150 Years Ago, a Renowned Philosopher Called Busyness the Sign of an Unhappy Person
“Of all ridiculous things the most ridiculous seems to me, to be busy," Kierkegaard wrote.
If you’re reading this on your phone, rushing to the subway while hunting for your headphones, then you need to stop. At least, that’s what Søren Kierkegaard, the Danish philosopher who lived at the beginning of the 19th century, would advise. Last week, brainpickings pointed out just how relevant Kierkegaard’s writings on busyness are to our lives today.
And indeed, as we race from the office to the gym to a dinner, proudly showing off our jam-packed schedules, it’s worth remembering Kierkegaard’s warnings about busyness from centuries ago. He wrote:
Of all ridiculous things the most ridiculous seems to me, to be busy—to be a man who is brisk about his food and his work… What, I wonder, do these busy folks get done?
Stephen Evans, a philosophy professor at Baylor University, explains that Kierkegaard saw busyness as a means of distracting oneself from truly important questions, such as who you are and what life is for. Busy people “fill up their time, always find things to do,” but they have no principle guiding their life. “Everything is important but nothing is important,” he adds.
Without answering crucial and terrifying questions about life, without deciding on a unified purpose, Kierkegaard believed that one could not develop a self. He called those with without one unified purpose “double minded,” and argued that this mindset causes busyness.
And so busyness and lack of self are a bit of a chicken-and-egg situation. “If you don’t have a self, you don’t want to be aware of that,” Evans says. “You always have to stay busy.”
Kierkegaard’s concerns about busyness are also connected with his view of time, and the importance of living in the present. “The unhappy man is always absent from himself, never present to himself,” he wrote. In other words, obsessing over future goals, and keeping frenetically busy with an eye to some far-off date, is a way of distracting oneself from present reality.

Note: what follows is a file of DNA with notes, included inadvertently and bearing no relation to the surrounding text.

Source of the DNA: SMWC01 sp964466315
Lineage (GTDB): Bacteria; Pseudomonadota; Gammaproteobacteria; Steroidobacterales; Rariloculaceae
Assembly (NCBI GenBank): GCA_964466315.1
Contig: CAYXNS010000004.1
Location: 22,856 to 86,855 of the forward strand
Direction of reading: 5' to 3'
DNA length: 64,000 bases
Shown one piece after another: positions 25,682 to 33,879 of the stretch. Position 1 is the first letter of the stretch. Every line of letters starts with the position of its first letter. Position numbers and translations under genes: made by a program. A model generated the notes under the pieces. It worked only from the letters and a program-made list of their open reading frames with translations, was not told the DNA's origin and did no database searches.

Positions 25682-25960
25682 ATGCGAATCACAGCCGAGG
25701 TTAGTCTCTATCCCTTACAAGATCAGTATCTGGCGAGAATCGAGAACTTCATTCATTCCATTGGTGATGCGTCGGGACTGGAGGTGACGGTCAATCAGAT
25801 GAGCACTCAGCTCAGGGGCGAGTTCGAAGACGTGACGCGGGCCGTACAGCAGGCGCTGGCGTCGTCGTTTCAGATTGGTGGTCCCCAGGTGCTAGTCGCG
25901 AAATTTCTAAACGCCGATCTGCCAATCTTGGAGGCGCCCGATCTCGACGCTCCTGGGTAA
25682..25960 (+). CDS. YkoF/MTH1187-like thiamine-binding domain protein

Of course, it’s possible to have an active life without being busy. Kierkegaard says that religious love, for example, is “sheer action.” But it’s action suffused with constant knowledge of a unified purpose, and so a sense of calm pervades the activity.
Avoiding busyness, especially in a time and society that seems to expect it, is not easy. But Karl Aho, who recently presented a PhD dissertation on Kierkegaard’s notion of time at Baylor University, argues that it’s a worthwhile goal—and that, by refusing to address the important questions, and instead living a “double minded” and busy life, one can become afraid to commit to a single person and cause, and so can lead to missing out on one’s calling or marriage. It’s worth reading Kierkegaard, for all the nuances and style of his argument, but contemporary comedian Aziz Ansari has made a similar point, suggesting that our incessant FOMO (fear of missing out) prevents us from focusing and committing to one person.
If Kierkegaard had this view on busyness in the 19th century, he would likely be both amused and terrified by our frenetic pace and myriad means of distraction today—using Netflix to distract ourselves from contemplative solitude, deriving meaning from likes we receive on Facebook, and constantly evaluating our surroundings according to how they’d look on Instagram, rather than simply engaging in the present moment.
Though perhaps he wouldn’t be surprised. Philosophers such as Josef Pieper and Mark Tietjen have argued that Kierkegaard saw busyness as a form of sloth—at the other extreme to laziness, but a vice just the same. Busyness may not look like sloth as we typically imagine it, as a person lolling around and refusing to engage in any activity, but it’s a form of mental or spiritual apathy, a refusal to take up genuine and meaningful work and so, in this sense, it’s lazy.
On this reading, Aho says, Kierkgaard diagnosed busyness as a common flaw of the human condition. And so while it may be exacerbated by contemporary technologies, it’s not unique to our times—and will not subside unless we make a conscious effort to root ourselves in the present and engage with bigger questions to find meaning in life.